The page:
Call me crazy but doesn’t all of this directly undermine our local zoning and planning control?
In a recent Marin IJ Op-Ed piece, Supervisor
Steve Kinsey noted, as an explanation for why he voted for Plan Bay Area, that
ABAG and MTC added wording to the Plan, in the eleventh hour that made
The wording states:
“Adoption of Plan Bay Area does not mandate any changes to local zoning, general plans, or project review. The region's cities, towns and counties will maintain control of all decisions to adopt plans and permit or deny development projects."
Unfortunately, that wording has no legal standing.
Inserting words into the Plan has no effect, whatsoever, on Housing Element
statutes or SB375 or any other state legislation. You would think that Mr.
Kinsey, who’s in the business of passing legislation at the Board of
Supervisors, would understand that. Apparently, not.
If all this sounds wildly contradictory to you, that’s because it is. Commentary by attorneys during the drafting process of SB375 commented that these ambiguities alone might make SB375 unenforceable. But as of now, it’s the law, contradictory or not... at least until some city legally challenges it in the courts.
The subtle and not so subtle consequences of this contradiction appear to have been lost on our local, elected representatives. But the struggle for local control is not over by a long shot.
SB375 and New Legal Precedents
Senate Bill 375 does two very important and precedent setting things.
1. SB375 created a legal nexus between its groundbreaking regulatory requirements and the Housing Element laws with the language noted above and provisions about CEQA streamlining/exemption and “qualifying projects” having presumptive zoning rights.
2. SB375 legally defined high density, transit oriented housing development (TOD) as an “environmentally beneficial” undertaking.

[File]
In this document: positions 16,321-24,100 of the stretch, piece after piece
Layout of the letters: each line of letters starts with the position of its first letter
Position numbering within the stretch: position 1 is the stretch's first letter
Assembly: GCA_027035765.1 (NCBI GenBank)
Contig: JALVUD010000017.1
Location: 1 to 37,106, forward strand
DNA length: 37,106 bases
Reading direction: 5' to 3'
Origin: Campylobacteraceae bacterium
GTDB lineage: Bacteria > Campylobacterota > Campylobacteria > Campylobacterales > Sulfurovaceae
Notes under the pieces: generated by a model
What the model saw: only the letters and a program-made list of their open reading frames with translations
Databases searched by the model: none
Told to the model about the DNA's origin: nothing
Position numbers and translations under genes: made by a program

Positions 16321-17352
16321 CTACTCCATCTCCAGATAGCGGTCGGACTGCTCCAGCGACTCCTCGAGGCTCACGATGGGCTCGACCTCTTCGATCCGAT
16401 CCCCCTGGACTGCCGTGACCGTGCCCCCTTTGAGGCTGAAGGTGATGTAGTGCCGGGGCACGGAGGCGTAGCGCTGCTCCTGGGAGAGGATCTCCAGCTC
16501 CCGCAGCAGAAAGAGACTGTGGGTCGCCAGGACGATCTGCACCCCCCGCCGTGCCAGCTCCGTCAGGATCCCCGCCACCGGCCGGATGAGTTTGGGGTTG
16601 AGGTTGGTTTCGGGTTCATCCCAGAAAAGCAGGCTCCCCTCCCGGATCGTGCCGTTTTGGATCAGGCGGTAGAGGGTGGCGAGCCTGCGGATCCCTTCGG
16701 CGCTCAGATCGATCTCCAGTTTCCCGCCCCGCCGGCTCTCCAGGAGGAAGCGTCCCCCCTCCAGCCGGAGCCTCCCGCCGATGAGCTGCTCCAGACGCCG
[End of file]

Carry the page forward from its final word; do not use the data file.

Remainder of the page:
It would be a mistake to under-emphasize the significance of these two things. They have fundamentally altered long standing legal principles about property rights and opened a door to many creative interpretations. They have also opened the door for quasi-government agencies, JPAs, to tap taxpayer funding pools and bond proceeds for a variety of uses that are far from the original intentions of the taxpayers who voted for them.
The SB375 / Local Housing Element Nexus
SB375 and California Housing Element Law require
that cities craft their Housing Elements in compliance with all state legislation
in order to receive certification from the Department of Housing and Community
Development in Sacramento. Without the
state’s certification a city is vulnerable to private party lawsuits for
violation of state law.
However, a city’s Housing Element (its growth plan to meet the state’s RHNA quota) is a part of a city’s General Plan. Other state law requires that a city’s Housing Element and General Plan be in “conformance,” legally with regard to its policies, wording, and terminology. So in practice the Housing Element drives the General Plan, not vice verse. So the crafting of a certifiable Housing Element is the local housing policy leader with regard to zoning and planning. Each city’s General Plan has no choice but to adapt where it must.
The second aspect of this nexus is the so-called “Builder’s Remedy.” Under SB375, any developer (nonprofit or for profit) who proposes to build a "qualifying" project (at least 49 percent of the units are “affordable units”) can assume the zoning he needs, even if the land is not presently zoned, and sue the city if they refuse to grant it. And it is now the city’s legal burden to prove why the project should not be approved, rather than the traditional situation where the developer has to prove why his project should be approved.
Adding to this loss of local planning control are provisions for CEQA streamlining found in both SB375 and SB226. A qualified project can receive streamlining benefits (be exempt from certain CEQA criteria and studies) or be exempted entirely from CEQA requirements if it is categorized as “infill” and in proximity to a “quality transit corridor” (near a bus stop where a bus runs every 20 minutes).
TOD Is “Green” Because SB375 Told Us So
SB375 contains a number of legally significant, though completely false, statements about environmental impacts, that shaped Plan Bay Area and will shape other legislation and public funding and political processes for decades to come. Among those definitive statements presented as facts, are the percentages of greenhouse gases (GHGs) emitted by cars and light trucks, and how Transit Oriented Development (TOD) mitigates those GHG emissions. Forget that ABAG and MTC’s methods of calculating GHG emissions were based on data that is more than a decade old, that they did not account for the new 54.5 MPG CAFE mileage standards, or the existence and positive impacts of hybrid cars and trucks. In fact, the Plan’s GHG assumptions weren’t even true in 2008 when SB375 was signed, much less now, five years later. But it doesn’t matter. It is what it is because Sacramento says it is.